Hello everyone,

We are sad to say that all BCAGD training classes are, for now, suspended.
This will result in considerable delays partnering children with autism support dogs.
Everyone is anxious to resume all programs. Please keep well & be safe.

Hope the update from George below will cheer everyone up during these trying times.

Eva & family

Update from George, he is very handsome boy & we are very proud of him.

It’s me, George. I have grown into my body now and am 18 months old. I haven’t forgotten to write; I’ve just been a little busy with many new experiences the past four months.

Remember I was hoping to begin advanced training in my last update? Well, I did settle into my training and enjoyed being picked up every morning by the BC & Alberta Guide Dog instructors. I was put through a formal assessment of my skills and behaviours and they told me I was confident and showed great signs of initiative.

Next, I was assessed by Vancouver Island Compassion Dogs, a Division of BC & Alberta Guide Dogs. They train and match dogs to Veterans and First Responders with Operational Stress Injuries (0SI), such as Post-Traumatic Stress (PTSD). Of course, I passed with flying colours. Now my tail is wagging with excitement as I look forward to what lies ahead.

Just to give you an idea of what I need to do, here are some of the things I need to master before I will be matched with someone special (also called the ‘client’). I’m sure you’ll be very impressed with this list:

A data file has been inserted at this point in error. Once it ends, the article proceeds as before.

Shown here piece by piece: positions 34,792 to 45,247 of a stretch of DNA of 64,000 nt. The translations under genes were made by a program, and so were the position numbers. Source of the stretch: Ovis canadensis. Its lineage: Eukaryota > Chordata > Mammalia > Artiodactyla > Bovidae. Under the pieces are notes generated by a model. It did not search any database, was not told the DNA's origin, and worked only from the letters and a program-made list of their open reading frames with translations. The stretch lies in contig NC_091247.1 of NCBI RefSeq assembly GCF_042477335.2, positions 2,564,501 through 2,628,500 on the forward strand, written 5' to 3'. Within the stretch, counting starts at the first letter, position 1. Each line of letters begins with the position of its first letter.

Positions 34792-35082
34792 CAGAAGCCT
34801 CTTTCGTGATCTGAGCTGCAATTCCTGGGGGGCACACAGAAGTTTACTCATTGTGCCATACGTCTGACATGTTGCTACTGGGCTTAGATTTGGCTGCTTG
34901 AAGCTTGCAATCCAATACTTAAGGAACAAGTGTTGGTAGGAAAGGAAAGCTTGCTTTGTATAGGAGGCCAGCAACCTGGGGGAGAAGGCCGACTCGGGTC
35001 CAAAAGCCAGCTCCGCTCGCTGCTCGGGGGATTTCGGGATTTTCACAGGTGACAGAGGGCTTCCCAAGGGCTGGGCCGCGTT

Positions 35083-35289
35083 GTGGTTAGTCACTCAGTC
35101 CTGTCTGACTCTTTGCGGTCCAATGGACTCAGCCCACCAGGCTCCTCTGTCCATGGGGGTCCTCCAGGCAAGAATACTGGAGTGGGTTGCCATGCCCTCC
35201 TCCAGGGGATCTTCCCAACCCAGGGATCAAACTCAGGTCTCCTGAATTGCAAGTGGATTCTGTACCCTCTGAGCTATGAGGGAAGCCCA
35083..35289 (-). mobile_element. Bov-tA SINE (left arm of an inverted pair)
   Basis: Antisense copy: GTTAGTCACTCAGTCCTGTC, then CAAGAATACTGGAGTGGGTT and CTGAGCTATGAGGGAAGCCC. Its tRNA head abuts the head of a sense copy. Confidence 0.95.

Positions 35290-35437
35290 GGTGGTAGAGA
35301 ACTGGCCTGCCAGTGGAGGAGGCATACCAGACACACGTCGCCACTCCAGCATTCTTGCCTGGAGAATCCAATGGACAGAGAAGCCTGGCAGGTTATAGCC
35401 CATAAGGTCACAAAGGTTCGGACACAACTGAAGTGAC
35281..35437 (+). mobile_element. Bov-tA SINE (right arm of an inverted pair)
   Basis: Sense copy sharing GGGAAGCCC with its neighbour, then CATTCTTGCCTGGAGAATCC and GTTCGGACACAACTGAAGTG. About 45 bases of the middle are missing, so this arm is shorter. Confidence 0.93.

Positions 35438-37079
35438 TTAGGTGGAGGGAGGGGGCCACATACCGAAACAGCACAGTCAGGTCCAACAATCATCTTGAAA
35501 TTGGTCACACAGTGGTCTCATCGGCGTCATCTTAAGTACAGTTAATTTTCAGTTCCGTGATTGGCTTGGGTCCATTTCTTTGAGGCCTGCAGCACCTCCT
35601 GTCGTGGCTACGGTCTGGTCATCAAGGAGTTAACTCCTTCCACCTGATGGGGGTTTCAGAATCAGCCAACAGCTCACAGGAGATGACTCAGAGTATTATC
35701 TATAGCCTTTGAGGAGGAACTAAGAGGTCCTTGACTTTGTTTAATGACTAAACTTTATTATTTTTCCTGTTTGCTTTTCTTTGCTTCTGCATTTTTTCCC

1. ‘Stand’ and ‘stay’ in four positions. This helps the client ground themselves in a social or public environment.
  2. Use ‘up pressure’ to help the client bond with me in a very personal way and help to re-orient them when needed.
  3. Apply chin pressure when the client doesn’t like full lap pressure.
  4. Walk in the ‘at-heel’ position beside the client. This is very important to build a strong relationship so I can learn about their triggers when we’re in public.
  5. Learn to sit right in front of the client and touch them with my nose when they are ready to re-orientate or work with me as needed.
  6. Learn to turn on a light for a client to help re-orientate them if I need to wake them from a nightmare.
  7. Learn to stay with a client even if they drop my leash due to disassociation.
I am walking proud and loving these new learning opportunities! I hope you’re super proud of me too.

I should be matched with my special forever friend in the next few months. Once that happens, I will be sure to send you a photo of me in my graduation jacket.

Thanks so much for all your encouragement and support throughout my journey. I know you’re cheering for me after reading all my ‘pup’ dates. Keep your paws crossed for my upcoming news!

Love and licks,

George